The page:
Glasgow's West End Festival: Thinking On Your Feet

Feature by Claire Brunton | 27 May 2009

The West End, Glasgow's most fashionable address since the 1800s, may not be regarded as the best place to visit when in need of a cheap but entertaining day out. Though recognised for its free museums, and green areas including Kelvingrove Park, the area is considered relatively expensive with its high-priced boutiques on Byres Road and Ashton Lane's fashionably cosy but costly pubs and restaurants. And after months of being subjected to endless headlines concerning the dreaded recession, most Glaswegians and tourists alike are taking care of every penny.

Perhaps, however, we are too hasty to judge the West End as an area inaccessible to those with lighter pockets. Consider the West End Festival, one of Scotland's most vibrant cultural festivals, which returns to Glasgow this year.

Having attended the festival for the first time last year, I was pleasantly surprised by the number of free activities contributing to an array of musical, artistic, theatrical and literary events; a range which could rival the Edinburgh Fringe in terms of variety.

The festival traditionally kicks off with the free Mardi Gras parade, which ran along Byres Road last year, but has this year been shortened and moved to a route through Kelvin Way. There has been some controversy surrounding the move, with traders on Byres Road claiming that funding from Glasgow City Council has been cut, and that the move will have a damaging effect on their profits. Reasons for the move are unclear but the parade is set to continue its tradition of a lively and colourful carnival of floats and performers culminating in Kelvingrove Park.

Other cost effective events include the new Fête de la Musique, a free event where musicians of all genres can play in various venues in Ashton Lane, The Glasgow Mela, and the Gibson Street Gala.

Chairman for the West End Festival Board, Liz Scobie believes no-one will be disappointed by the extensive line-up: “The West End Festival has been a huge success since it started. It’s an eclectic mix with something for everyone. The festival will bring the best in cultural entertainment and community spirit to residents of and visitors to Glasgow promising a great day out for all the family.”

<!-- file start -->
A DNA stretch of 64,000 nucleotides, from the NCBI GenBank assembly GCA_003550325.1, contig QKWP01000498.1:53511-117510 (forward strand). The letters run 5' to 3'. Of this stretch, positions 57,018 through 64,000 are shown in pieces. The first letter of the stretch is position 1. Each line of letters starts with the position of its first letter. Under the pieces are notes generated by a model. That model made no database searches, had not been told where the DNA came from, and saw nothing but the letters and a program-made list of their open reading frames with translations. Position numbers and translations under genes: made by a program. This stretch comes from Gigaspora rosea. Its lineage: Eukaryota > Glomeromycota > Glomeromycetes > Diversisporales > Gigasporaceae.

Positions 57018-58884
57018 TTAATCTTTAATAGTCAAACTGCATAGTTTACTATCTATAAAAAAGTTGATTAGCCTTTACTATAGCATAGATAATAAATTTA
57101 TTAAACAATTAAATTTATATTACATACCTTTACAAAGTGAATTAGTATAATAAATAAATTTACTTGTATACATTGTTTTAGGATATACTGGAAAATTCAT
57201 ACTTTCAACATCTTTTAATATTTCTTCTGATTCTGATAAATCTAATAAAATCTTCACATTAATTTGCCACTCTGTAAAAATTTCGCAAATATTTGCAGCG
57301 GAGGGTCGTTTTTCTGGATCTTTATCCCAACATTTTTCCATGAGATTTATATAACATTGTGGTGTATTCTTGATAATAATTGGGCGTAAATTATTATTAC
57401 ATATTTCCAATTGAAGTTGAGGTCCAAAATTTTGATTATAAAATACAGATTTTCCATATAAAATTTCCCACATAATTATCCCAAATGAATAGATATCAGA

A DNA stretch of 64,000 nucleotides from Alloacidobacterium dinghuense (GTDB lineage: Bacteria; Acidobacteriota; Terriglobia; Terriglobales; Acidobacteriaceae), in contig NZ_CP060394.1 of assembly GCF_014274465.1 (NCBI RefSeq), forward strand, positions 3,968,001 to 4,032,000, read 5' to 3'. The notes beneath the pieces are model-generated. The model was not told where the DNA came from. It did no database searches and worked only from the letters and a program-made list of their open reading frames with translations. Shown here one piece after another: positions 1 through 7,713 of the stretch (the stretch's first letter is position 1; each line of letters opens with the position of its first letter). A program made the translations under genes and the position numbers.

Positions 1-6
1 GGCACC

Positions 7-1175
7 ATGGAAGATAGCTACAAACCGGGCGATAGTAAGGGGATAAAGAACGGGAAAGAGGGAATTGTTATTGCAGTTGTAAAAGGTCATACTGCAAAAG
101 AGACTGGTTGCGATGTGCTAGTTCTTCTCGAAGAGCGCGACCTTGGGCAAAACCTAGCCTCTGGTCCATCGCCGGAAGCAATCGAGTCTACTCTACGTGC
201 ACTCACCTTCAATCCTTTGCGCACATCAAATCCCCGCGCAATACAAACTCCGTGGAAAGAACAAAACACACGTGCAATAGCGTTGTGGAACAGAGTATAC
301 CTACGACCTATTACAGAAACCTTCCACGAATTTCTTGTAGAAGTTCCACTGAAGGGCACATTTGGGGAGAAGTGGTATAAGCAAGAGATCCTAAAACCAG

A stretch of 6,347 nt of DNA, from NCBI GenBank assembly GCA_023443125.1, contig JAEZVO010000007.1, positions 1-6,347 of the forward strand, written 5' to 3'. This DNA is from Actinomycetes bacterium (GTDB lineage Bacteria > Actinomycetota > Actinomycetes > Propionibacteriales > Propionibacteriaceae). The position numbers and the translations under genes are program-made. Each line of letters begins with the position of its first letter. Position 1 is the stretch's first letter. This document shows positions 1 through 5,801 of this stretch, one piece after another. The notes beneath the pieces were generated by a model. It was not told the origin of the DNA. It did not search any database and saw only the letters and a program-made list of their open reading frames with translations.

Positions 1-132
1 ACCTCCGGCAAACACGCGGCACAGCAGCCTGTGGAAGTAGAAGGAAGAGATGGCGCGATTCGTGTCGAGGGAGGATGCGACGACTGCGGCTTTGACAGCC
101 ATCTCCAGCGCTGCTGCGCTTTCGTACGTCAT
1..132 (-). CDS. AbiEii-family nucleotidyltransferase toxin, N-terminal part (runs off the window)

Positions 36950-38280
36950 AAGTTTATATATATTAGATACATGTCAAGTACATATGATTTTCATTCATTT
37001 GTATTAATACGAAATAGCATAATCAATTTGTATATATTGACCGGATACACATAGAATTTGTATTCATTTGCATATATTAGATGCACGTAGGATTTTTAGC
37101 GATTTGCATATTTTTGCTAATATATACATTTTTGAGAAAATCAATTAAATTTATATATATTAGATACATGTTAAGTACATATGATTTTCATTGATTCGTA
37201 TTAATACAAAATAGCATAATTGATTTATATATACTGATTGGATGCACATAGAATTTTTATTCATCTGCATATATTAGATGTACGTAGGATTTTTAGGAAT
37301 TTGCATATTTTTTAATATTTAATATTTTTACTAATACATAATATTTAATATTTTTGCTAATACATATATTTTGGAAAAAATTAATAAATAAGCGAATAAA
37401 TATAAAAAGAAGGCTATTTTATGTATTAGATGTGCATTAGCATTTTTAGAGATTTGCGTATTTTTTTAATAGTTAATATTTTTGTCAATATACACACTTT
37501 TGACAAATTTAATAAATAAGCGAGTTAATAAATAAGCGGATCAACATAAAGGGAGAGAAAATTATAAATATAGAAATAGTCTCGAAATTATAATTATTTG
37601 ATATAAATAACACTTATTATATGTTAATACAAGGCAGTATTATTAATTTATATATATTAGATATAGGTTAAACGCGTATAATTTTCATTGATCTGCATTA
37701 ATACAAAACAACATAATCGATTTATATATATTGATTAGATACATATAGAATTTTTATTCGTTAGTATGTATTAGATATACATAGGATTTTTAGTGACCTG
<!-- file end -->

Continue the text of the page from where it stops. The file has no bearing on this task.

The festival runs from Friday 12 June to Sunday 28 June in venues across the West End, including Byres Road, Gibson Street, Great Western Road, Kelvingrove Park and the Botanic Gardens.

Top 5 West End Festival Events

1. Fête de la Musique, Ashton Lane, Sunday 21 June, 1pm-10pm, free entry

The largest cultural event in the French calendar is celebrated in Ashton Lane this year. The event, for which musicians of all genres and calibres will play for free, is new to the West End but has been held in more than a hundred countries worldwide on the summer solstice, 21 June. It is open to any amateur or professional who wishes to perform. Already confirmed are Le Reno Amps, Injuns, Big Black Taxi and the Marco Cafolo Quartet. Venues include Brel, Vodka Wodka, Jinty McGuinty's, The Ubiquitous Chip and The Grosvenor.

2. West End Indoor Art Market, Hillhead Library, Friday 26 June, 12pm-6pm, free entry

The West End Indoor Art Market sees 35 selected artists from across the city selling art at a price that’s of value to the artist and the buyer. Free rickshaw rides are available from the Botanic Gardens to the art market.

3. The Taming of the Shrew, Botanic Gardens, 24-26 June, 7.45pm, £8-£15

One of Shakespeare's most popular comedies takes to the main stage of Bard in the Botanics. The historic battle of the sexes is brought to life in a funny and touching production.

4. The Glasgow Mela, Kelvingrove Park, Sunday 21 June, 12pm, free

The city's biggest multi-cultural festival has gone from strength to strength, embracing the many cultures that make Scotland diverse. Music from bhangra to Russian folk is just part of an exciting programme of music and dance, puppet shows and visual art workshops.

5. Amnesty International's Songwriting and Poetry workshop, Hillhead Library, Tuesday 16 June, 3pm, free

Folk singer and songwriter Bella Hardy teams up with Amnesty International to host a songwriting and poetry workshop to mark Refugee Week. Participants have the opportunity to share their work at Amnesty’s Gathering on Thursday 18 June.

For more details visit